Modernise an historic brand for a changing membership
Scottish Engineering (ScotEng) are a membership organisation supporting businesses in Scotland. Focusing on engineering and heavy industry, they connect employers to services to improve their businesses and how they interact with their employees. In recent decades they have seen a shift to a more diverse membership both in the organisations that joined and the people behind those companies.
In 2018 following a successful redesign of their Quarterly Review, a flagship report documenting the state of Scottish industry, I was asked to rebrand this historic organisation. My role was to bring the brand into the modern century and make it appeal to a new kind of member, one less old, grey, white and male.
By appealing to a wider audience, they aimed to increase membership and revenue as well as increase engagement from current members.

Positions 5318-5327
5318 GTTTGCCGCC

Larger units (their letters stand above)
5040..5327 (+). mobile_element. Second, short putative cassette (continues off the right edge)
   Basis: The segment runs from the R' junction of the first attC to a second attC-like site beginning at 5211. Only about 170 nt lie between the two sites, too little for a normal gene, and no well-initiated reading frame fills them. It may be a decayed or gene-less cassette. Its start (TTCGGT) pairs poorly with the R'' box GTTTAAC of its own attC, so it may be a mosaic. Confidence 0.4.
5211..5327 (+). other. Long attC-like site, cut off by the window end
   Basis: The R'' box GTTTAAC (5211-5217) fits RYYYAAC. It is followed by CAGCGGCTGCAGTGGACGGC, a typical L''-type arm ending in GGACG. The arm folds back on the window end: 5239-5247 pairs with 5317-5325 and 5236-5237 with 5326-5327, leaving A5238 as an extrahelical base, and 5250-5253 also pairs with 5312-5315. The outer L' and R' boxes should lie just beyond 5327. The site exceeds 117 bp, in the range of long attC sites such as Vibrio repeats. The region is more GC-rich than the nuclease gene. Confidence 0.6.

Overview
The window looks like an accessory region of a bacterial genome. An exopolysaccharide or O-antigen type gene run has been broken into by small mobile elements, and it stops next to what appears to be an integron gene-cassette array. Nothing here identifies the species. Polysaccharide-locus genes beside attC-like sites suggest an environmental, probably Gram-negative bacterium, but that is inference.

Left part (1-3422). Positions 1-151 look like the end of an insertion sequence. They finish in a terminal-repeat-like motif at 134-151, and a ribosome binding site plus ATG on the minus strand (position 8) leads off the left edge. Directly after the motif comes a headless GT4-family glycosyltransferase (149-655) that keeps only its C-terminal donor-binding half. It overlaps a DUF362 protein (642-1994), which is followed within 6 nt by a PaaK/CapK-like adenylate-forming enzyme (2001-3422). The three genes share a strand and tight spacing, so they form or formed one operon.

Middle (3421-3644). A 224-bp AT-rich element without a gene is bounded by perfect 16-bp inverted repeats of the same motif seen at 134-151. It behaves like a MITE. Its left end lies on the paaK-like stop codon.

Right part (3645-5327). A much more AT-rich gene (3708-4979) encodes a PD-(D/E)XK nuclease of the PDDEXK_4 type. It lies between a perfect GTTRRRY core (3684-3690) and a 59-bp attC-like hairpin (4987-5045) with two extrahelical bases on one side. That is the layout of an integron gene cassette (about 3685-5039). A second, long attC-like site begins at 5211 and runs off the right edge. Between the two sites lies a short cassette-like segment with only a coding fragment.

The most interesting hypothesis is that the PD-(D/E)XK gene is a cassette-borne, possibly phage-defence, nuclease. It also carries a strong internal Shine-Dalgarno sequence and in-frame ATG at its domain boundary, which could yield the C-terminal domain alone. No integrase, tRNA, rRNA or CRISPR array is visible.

- Increased membership by 5% in the first year after the rebrand
- Website users have increased 10% each year since the new site was launched
- Addressing how training and events were marketed saw events are being filled in record time
- The launch strategy led to the first ever online membership sign ups the day the new site went live
- Reduced admin time by introducing modern workflows and processes to the ScotEng site
What the client said
“Working with Orwell was a really pleasant experience considering the seriousness with which we all approached this project.
In changing direction and brand identity for an organisation with 155 years of heritage, we wanted to get it right, we wanted it done quickly, and most of all we could not damage Scottish Engineering’s standing or reputation whilst we did it.
Orwell works in a calm, measured manner and his creativity reminded us why we were trusting it to someone who has the necessary talents we do not have.“
What do we know?